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Why France’s Plan to tackle Endometriosis Matters

Rarely Discussed, Badly Diagnosed, Dreadful Pain

On January 11th the French President Emmanuel Macron announced a three-stage domestic strategic plan to tackle endometriosis: investing new national funds into medical research, improving treatment and raising awareness of the debilitating condition in both public and medical circles.

It is not a problem of women. It is a problem of society” the French Head of State proclaimed, placing responsibility upon every school, university, home and office to have these important conversations.

Yet in the last week, when mentioning this article I’ve been greeted with some understanding nods but equally a great deal of confusion. Endometriosis has been cast aside for decades, misunderstood and low down on the agenda, and leading UK charity stats reveal that 62% of British women between 16-24 don’t know what the condition is themselves.

The female reproductive system and menstruation remain somewhat shameful and awkward topics within our society, even though there have been many well-intentioned attempts to destruct the taboo – TikTok trends showing shocked men how tampons work spring to mind.

But there is light-heartedness and then there is the life-changing, and inaction from most world leaders is unacceptable when a gender health gap has spiralled out of control in the medical community.

What is Endometriosis?

180 million women around the world suffer from this gynaecological disease where tissues usually found inside the uterus grow outside on the ovaries, fallopian tubes and pelvis. This causes excessive bleeding, irritation, scar tissue and even instances where organs stick together. The resulting symptoms include extreme pain around and throughout periods, urinary disfunction, intestinal issues, painful sex, chronic fatigue and resulting infertility.

This equates to one in ten women, and many experts consider the data to be much higher because it is currently so badly known about.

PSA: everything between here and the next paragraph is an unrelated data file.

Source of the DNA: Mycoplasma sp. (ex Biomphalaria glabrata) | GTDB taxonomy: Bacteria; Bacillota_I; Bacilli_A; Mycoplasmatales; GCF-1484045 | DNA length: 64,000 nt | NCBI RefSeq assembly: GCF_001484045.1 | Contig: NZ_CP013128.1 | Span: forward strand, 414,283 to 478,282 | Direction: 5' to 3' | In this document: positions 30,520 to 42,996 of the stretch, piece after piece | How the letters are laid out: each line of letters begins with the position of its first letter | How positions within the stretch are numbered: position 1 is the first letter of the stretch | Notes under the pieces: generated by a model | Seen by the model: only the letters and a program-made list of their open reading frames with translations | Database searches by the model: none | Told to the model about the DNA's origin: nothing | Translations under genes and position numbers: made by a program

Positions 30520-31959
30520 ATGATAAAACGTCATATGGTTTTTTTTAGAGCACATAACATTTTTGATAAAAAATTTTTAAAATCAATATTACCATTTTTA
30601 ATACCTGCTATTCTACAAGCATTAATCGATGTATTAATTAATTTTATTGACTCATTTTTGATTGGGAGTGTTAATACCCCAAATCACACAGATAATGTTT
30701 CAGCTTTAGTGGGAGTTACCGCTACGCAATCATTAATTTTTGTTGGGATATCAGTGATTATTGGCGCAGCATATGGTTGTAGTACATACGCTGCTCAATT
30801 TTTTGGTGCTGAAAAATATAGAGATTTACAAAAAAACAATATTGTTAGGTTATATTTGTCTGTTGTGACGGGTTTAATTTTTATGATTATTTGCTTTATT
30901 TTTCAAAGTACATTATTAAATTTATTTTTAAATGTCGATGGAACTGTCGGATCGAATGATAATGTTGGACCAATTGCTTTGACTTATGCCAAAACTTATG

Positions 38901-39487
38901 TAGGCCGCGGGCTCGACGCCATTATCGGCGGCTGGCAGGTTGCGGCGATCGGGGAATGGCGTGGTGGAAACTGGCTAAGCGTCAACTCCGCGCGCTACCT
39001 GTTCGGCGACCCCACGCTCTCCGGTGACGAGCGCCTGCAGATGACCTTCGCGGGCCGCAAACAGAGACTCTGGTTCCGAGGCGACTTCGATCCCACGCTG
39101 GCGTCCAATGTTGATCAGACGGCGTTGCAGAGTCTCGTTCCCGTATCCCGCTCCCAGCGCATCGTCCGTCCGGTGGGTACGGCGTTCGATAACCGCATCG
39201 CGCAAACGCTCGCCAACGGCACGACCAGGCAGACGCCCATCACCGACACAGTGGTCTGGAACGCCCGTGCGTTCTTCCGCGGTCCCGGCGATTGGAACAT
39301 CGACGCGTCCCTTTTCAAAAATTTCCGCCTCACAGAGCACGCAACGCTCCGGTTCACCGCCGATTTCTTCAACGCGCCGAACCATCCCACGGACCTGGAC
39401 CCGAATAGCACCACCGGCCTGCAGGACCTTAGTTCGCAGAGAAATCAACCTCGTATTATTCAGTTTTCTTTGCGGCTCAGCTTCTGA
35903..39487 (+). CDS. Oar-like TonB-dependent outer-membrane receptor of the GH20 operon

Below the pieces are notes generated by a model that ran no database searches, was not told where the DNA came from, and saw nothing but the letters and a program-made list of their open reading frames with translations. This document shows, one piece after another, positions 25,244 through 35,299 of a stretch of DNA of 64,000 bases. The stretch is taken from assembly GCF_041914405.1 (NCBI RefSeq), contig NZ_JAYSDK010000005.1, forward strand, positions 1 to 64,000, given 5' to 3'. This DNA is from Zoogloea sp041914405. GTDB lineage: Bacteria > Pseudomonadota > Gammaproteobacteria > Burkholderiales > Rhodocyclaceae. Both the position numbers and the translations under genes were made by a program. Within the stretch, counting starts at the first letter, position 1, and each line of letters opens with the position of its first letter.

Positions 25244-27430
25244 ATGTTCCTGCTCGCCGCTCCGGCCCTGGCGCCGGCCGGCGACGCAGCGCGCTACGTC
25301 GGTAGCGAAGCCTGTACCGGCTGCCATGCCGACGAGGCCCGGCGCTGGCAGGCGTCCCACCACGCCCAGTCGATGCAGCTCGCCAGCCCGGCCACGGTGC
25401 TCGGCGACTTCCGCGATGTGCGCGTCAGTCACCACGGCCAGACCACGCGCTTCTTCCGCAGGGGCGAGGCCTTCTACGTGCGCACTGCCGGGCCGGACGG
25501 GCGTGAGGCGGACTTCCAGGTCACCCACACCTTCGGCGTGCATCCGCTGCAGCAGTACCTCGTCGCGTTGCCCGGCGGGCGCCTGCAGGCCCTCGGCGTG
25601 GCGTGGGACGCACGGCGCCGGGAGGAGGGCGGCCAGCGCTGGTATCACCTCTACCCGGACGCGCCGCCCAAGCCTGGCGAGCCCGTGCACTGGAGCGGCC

There has been so little global investment into research that the actual cause of the disease remain unknown, as is the way it works and the whole scope of its impacts. It currently takes an average of eight years to diagnose endometriosis and it is often only when it induces agonizing pain that doctors are eventually pushed to conduct further tests.

Such brutal facts spurred the French government into “breaking the silence” this month, when they became the first country to prioritise investment into a national research programme. “Healthcare professionals must be trained to better recognise the illness and use the treatments available” Mr Macron warned, alluding that substandard and haphazard medical response would no longer be tolerated.

It took four years and eight months from the time Emmanuel Macron first mentioned an interest in this project in 2017 for actual commitment to be announced. The vague strategy was outlined without any detailed budget, clear goals for Oliver Véran’s leading committee, or specific projects for the various French regions.

But a call for action from this high-ranking political figure provided an unprecedented spotlight for the condition that moreover appears believably heartfelt. “It is so important to be listened to, and supported” was the clear message that France’s leaders wanted to give when they promoted video testimonials of long term endometriosis sufferers. No other country has paid such close and visible attention to this chronic illness.